How to Make Grass Green Again

You can repair yellow grass and make your grass green again by first determining what has caused yellow spots or yellow grass. This way, you can treat the root cause of your grass turning yellow. Here are some tips to make your grass green again:

  • Water your lawn deeply in the morning. Avoid watering grass in the evening to reduce the risk of lawn diseases. Watering grass deeply ensures that water penetrates the soil surface to encourage strong and deep grass roots. You may also have to adjust your irrigation system to reduce water delivery.
  • Apply dog urine neutralizer to dog urine spots quickly. Seed urine spots to replace dead grass. You may need to add new sod to dead grass spots caused by dog urine.
  • If your grass shows signs of turning yellow because of excess fertilizer, apply it less often. Conduct a soil test to make sure it needs lawn food. 
  • Quickly treat lawn diseases to prevent a yellow lawn or brown grass. Lawn diseases can also cause your grass to turn white or gray.

Why Is My Grass Turning Yellow FAQs

Can yellow grass become green again?

Yes, turning yellow grass back to green grass is often possible. Although, in some cases, you may have to replace grass with new sod or plant new grass seed. For instance, dog urine spots may not turn green again if dog urine neutralizer is not applied soon enough.

Why is my grass suddenly turning yellow?

Yellow grass may be caused by excess fertilizer. If you recently fed your lawn too much nitrogen fertilizer, it may quickly turn yellow.

What does yellowing grass indicate?

Yellowing grass most likely indicates a lack of nutrients, particularly nitrogen (N) and iron (Fe). This can generally be fixed with a balanced lawn fertilizer as long as the grass roots are still healthy and not damaged. Yellow grass can also be burned from a weed killer or other herbicides or overwatering.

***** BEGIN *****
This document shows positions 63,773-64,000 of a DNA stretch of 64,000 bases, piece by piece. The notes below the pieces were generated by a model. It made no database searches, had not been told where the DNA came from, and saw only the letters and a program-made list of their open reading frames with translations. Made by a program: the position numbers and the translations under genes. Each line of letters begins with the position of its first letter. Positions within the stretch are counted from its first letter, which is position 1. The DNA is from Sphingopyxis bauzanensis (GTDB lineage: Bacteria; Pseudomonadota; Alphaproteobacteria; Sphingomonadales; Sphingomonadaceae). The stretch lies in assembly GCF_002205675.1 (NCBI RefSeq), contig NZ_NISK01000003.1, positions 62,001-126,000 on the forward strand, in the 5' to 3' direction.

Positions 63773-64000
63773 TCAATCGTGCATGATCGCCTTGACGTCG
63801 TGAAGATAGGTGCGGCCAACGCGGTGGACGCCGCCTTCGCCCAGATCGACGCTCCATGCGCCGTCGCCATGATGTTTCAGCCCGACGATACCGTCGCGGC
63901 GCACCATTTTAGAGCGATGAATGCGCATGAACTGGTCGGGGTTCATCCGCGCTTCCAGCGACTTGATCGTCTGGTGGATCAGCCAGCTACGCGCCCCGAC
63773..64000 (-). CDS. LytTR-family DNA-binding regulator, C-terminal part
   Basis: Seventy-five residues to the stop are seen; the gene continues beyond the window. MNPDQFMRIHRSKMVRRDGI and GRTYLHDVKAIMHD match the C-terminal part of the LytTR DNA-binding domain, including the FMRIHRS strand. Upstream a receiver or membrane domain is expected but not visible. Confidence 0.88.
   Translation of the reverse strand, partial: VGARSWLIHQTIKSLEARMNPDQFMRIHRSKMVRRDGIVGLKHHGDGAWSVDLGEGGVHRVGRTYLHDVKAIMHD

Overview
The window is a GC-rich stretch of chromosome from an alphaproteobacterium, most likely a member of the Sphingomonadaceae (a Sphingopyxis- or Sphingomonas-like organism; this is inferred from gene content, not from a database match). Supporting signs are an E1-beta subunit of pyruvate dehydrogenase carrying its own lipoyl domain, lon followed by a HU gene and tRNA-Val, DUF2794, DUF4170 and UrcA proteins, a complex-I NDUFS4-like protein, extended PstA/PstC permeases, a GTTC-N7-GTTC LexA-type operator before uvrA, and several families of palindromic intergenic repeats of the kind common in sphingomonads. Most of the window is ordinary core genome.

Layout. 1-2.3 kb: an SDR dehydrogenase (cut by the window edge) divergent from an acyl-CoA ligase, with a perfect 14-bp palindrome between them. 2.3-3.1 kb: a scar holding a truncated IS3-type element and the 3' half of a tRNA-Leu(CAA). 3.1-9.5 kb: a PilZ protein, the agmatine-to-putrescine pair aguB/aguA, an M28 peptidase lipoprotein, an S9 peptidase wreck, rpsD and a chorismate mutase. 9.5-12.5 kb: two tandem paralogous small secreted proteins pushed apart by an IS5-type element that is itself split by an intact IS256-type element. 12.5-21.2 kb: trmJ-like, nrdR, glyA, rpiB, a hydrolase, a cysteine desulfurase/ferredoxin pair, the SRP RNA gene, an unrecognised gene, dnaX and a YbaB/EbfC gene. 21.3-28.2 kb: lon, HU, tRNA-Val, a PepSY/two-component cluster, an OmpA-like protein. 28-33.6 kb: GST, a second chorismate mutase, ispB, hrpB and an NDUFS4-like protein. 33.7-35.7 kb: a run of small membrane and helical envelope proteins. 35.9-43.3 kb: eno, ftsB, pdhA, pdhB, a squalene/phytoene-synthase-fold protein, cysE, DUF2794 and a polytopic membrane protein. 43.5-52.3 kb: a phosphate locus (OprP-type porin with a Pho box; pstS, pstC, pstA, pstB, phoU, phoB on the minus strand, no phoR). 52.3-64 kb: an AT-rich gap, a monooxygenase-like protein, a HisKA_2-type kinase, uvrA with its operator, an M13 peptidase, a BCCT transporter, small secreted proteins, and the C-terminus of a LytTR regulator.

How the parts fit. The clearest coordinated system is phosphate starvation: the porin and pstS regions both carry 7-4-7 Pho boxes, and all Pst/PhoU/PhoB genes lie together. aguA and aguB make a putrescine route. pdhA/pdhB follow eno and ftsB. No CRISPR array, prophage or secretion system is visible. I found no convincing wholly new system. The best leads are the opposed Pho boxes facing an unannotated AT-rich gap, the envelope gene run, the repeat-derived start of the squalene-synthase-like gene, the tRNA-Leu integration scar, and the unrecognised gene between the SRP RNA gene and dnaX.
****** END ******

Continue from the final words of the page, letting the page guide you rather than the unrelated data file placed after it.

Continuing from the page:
How do you fix a yellow lawn?

Depending on what the root cause is, you can fix yellow grass by applying nitrogen fertilizer and iron supplements to your lawn for healthy grass.

Can grass recover after turning yellow?

Yes, grass can usually recover after turning yellow. The most common indicators for yellow grass are lack of nitrogen, iron deficiency, overwatering, or herbicide burn.

How do I get my grass green again?

To get green grass again, make sure you are regularly feeding your lawn with fertilizer and the nutrients it needs. Nitrogen and iron can usually make grass green again quickly. Maintain proper watering and mowing practices to maintain a green lawn.

  • YELLOW GRASS: lack of Nitrogen and/or Iron, and can also indicate herbicide burn
  • BROWN GRASS: Wide range, indicating lack of water, drought stress, dormancy, and signs of insect and grubs
  • ORANGE GRASS: indicates fertilizer burn, specifically from excess Nitrogen
  • WHITE GRASS: indicates lawn disease or fungus, particularly powdery mildew
  • GRAY GRASS: also indicates lawn disease or fungus or disease stress
    • GRAYISH HAZY GRASS: indicates a stressed lawn due to mower height.  Cutting the lawn too short causes this hazy discoloring
  • RED GRASS: indicates red thread or pink patch
  • BLACK GRASS: indicates excessive Iron (Fe) or black lawn fungus (Cladosporium)
  • BLUE GRASS: or purple grass, indicate heat and drought stress